Since the Federal Government has special responsibility for District of Columbia affairs, my closest contact has been with the planning effort now underway here in the District—and I have found its progress thus far most impressive. And so it should be. For while no one city will dominate this truly national anniversary, Washington—which was built to be the Capital of the Republic born in 1776 and seat of the Government constituted in 1787, and which has been in many ways a center of the hopes of all Americans in all generations since—has a unique role toplay. As its plans are made known, they may well serve as a stimulus and an example for the equally important plans being made in thousands of other communities. Both to ensure that Washington itself is ready for 1976 and to spur Bicentennial activity all across the country, I shall outline to the Congress today an action plan for Federal partnership in the District of Columbia’ s Bicentennial observance.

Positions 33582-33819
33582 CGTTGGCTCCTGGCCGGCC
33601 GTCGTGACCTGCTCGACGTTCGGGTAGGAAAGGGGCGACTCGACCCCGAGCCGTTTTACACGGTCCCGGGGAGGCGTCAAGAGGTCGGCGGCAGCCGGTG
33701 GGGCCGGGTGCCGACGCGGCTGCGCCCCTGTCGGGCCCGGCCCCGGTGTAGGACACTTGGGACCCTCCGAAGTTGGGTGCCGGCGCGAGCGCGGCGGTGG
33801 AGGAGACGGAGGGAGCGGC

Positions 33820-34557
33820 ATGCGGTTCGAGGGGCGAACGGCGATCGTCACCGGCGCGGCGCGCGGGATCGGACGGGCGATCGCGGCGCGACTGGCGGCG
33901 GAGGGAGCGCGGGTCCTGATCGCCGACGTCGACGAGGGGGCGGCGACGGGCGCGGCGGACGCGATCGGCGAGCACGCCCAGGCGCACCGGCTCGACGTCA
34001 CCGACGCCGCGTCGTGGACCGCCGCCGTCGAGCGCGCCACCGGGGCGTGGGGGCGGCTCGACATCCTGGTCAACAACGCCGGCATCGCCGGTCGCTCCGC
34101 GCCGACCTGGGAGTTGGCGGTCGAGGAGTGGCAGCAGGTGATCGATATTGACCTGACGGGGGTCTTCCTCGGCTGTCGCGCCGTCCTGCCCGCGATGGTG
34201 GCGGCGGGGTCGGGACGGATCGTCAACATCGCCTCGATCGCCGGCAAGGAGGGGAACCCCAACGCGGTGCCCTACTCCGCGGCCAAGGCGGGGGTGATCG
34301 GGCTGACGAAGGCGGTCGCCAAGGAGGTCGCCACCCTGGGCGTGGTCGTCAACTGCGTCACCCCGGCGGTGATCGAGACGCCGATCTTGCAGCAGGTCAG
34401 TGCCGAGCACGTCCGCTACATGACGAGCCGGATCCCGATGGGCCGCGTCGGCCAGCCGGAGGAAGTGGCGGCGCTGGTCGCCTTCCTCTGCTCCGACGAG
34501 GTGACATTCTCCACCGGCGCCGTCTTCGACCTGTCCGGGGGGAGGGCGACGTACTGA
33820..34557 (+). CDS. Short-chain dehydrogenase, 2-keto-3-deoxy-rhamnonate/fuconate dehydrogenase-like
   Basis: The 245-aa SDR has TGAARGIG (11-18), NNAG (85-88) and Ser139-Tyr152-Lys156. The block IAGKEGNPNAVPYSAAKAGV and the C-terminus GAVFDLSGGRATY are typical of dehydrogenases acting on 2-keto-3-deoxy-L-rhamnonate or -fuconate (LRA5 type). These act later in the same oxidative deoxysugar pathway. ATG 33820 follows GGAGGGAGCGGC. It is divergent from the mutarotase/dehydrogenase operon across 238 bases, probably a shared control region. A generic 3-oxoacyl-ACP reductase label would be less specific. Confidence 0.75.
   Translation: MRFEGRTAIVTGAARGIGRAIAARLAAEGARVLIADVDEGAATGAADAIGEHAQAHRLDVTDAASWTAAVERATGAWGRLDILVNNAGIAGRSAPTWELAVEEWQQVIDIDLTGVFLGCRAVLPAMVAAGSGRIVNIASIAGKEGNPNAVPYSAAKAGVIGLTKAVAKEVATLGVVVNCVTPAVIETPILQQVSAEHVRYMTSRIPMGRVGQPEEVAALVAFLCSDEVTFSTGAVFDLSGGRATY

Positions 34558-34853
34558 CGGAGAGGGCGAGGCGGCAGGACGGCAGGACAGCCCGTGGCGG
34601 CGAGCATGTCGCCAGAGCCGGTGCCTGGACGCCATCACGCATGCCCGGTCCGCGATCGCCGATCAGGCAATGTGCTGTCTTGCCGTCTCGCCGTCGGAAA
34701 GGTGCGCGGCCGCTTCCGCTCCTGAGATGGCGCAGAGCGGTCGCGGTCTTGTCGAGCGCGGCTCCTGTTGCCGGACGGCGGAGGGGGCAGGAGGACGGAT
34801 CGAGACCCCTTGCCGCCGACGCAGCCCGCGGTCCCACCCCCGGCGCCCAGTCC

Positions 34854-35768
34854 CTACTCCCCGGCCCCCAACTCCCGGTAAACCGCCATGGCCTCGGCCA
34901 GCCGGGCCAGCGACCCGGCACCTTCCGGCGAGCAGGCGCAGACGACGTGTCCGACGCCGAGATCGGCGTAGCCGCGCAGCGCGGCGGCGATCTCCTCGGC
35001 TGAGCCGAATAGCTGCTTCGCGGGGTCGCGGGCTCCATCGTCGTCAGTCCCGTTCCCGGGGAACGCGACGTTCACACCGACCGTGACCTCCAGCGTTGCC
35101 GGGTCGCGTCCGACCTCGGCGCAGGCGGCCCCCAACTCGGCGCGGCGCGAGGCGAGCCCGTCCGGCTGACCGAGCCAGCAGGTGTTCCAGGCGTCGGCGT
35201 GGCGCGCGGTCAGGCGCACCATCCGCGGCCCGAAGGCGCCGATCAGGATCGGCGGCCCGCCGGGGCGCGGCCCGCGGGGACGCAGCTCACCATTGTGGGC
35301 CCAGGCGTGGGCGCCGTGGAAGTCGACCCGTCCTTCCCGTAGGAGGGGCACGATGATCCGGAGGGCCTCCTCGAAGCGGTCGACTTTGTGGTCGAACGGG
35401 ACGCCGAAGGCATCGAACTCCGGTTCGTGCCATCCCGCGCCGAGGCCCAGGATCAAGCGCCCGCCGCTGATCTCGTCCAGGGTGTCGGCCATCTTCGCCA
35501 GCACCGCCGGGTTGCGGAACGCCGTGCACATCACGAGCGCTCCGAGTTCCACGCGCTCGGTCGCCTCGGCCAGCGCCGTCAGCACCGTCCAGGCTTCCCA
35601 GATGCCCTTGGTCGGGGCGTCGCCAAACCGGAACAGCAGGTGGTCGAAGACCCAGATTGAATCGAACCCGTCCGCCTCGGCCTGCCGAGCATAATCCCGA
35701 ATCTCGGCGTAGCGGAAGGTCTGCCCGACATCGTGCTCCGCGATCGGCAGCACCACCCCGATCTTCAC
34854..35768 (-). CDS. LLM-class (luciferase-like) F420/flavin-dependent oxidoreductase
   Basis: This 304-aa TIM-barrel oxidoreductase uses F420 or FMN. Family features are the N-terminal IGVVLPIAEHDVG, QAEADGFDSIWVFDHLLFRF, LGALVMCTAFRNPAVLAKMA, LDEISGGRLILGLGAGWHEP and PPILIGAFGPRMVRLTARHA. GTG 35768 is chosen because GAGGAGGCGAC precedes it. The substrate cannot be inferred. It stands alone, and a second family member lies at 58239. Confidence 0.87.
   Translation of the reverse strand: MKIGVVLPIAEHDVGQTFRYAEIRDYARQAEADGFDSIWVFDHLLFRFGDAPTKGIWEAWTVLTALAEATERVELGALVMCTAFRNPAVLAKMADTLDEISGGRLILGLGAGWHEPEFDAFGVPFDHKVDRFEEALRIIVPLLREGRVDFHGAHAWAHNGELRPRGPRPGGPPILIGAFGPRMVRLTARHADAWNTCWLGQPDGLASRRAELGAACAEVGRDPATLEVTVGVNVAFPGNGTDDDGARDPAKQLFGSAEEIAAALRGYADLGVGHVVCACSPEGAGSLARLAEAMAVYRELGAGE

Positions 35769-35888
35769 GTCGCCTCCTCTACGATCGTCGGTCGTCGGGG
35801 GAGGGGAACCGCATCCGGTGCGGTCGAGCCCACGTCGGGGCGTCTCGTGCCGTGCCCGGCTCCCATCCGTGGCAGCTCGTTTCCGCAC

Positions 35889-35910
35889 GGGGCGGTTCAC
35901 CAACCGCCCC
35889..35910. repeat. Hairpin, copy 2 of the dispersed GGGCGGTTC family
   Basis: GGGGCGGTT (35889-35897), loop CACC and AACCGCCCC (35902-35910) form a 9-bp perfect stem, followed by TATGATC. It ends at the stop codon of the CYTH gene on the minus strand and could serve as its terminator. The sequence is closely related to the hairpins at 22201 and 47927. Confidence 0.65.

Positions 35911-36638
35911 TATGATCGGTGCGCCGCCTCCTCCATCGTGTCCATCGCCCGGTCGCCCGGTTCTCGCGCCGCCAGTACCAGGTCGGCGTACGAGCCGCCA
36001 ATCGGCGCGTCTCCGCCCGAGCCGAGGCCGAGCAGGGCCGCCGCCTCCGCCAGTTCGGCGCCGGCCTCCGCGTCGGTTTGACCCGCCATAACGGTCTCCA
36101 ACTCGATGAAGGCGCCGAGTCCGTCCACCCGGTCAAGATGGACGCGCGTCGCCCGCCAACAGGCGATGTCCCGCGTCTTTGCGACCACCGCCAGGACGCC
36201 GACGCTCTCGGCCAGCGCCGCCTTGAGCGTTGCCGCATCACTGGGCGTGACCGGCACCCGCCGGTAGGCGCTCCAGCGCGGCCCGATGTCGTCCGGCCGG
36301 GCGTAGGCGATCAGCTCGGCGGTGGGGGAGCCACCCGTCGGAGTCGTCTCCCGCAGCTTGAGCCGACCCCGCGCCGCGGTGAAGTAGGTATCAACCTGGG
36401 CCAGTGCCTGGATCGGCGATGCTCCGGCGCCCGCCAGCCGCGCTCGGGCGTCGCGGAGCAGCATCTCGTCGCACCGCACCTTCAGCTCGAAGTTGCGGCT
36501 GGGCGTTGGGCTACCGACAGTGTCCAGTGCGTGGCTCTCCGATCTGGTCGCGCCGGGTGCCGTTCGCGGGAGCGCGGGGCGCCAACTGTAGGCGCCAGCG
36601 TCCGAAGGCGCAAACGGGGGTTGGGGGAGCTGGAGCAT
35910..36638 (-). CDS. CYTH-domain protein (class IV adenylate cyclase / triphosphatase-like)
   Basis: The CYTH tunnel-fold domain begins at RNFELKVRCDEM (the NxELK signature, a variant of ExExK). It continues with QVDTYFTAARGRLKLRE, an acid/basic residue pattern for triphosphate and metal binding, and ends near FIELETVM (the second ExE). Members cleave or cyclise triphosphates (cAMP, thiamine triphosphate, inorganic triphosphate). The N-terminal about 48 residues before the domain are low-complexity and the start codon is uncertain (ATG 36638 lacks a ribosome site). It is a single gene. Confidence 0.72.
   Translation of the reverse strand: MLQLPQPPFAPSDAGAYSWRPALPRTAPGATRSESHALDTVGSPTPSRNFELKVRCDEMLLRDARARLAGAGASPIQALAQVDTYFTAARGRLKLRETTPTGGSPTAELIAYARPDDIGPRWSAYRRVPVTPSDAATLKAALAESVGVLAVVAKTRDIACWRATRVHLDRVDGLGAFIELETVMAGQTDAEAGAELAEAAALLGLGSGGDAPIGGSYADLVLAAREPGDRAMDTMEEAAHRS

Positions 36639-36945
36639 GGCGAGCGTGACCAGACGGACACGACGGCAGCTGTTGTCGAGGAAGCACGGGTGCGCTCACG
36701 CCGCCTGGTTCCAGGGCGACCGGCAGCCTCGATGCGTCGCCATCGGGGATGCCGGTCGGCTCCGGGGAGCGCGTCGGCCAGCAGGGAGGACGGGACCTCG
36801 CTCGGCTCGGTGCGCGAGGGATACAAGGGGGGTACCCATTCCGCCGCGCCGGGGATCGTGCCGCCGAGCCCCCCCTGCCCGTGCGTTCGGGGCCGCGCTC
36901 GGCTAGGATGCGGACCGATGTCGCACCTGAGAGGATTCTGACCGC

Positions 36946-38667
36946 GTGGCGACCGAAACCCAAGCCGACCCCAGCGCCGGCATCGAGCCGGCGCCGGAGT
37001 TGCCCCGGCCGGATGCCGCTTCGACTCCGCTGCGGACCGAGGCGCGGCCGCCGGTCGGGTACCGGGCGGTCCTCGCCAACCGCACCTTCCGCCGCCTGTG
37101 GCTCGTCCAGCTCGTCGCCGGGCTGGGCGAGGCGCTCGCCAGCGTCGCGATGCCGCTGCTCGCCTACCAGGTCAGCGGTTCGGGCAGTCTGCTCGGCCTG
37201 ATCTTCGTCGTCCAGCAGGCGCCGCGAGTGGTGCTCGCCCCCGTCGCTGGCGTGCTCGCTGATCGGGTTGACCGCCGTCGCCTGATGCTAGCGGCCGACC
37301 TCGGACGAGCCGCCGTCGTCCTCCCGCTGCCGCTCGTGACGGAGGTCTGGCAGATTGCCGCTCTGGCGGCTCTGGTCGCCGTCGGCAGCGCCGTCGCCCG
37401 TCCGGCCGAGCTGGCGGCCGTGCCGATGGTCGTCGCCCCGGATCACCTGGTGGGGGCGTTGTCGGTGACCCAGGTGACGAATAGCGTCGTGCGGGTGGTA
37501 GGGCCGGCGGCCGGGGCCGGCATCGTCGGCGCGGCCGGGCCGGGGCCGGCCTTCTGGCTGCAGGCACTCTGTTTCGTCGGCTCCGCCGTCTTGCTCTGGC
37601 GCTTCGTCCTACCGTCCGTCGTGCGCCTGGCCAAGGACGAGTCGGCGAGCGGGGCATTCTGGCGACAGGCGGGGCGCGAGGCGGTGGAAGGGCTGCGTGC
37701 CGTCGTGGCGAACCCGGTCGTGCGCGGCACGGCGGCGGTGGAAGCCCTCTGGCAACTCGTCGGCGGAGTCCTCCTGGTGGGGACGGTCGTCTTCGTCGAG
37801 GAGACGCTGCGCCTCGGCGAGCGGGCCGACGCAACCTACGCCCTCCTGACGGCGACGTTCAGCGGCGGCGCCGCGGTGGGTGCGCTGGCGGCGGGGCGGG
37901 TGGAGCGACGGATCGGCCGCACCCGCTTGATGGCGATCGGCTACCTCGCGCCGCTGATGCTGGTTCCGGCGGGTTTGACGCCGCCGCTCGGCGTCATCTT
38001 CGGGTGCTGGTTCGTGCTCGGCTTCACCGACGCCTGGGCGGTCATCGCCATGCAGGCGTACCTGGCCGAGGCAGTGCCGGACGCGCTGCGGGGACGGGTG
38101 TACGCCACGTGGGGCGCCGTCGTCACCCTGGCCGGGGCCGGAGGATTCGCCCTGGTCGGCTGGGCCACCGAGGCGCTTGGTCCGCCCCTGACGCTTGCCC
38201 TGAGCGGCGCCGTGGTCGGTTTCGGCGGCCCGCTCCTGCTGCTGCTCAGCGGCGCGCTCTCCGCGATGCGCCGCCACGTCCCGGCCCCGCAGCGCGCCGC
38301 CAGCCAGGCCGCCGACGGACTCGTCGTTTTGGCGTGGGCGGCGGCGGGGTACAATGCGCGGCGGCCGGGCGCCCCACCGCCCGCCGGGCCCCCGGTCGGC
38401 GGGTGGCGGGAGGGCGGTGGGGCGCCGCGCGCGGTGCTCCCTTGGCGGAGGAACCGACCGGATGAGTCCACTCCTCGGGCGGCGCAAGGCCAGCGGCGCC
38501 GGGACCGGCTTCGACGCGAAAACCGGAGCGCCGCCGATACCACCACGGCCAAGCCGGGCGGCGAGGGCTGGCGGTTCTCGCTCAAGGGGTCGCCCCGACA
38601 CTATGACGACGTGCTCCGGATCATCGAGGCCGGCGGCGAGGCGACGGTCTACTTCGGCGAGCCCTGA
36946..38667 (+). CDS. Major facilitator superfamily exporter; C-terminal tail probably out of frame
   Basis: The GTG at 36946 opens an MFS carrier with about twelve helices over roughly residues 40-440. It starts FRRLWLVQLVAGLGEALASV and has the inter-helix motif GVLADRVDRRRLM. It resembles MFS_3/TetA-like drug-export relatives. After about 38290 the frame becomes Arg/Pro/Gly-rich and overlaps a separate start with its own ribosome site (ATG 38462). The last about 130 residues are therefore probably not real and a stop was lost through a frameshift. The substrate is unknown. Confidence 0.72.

My proposals follow two basic themes. One is the quest for quality of life—today’s name for the age-old aspiration which Jefferson at the Nation’s birth called "the pursuit of happiness." Here is the very essence of a Bicentennial celebrated "on the move." The past success of this quest, its present vigor, and its future prospects will provide a telling measure for our self-assessment as the great milestone nears. Such a theme’s immediacy will call up exertion as well as congratulation—not only a birthday party but an actual rebirth.

The second theme which I would stress is dual excellence for Washington. In choosing which Bicentennial projects to pursue among myriad worthy possibilities, an old question arises again and again: Washington for Washingtonians, or Washington for all Americans? A kind of civic schizophrenia has troubled this city from the earliest days of its double existence as both a national capital and a community in its own right. Solutions going to both extremes have had their advocates—yet there is a better answer than either making thousands of people reside neglected in a strictly Federal city that is "a nice place to visit," or making millions of other people receive their governance from a narrowly provincial and self-centered capital where officials and visitors are classed as outsiders.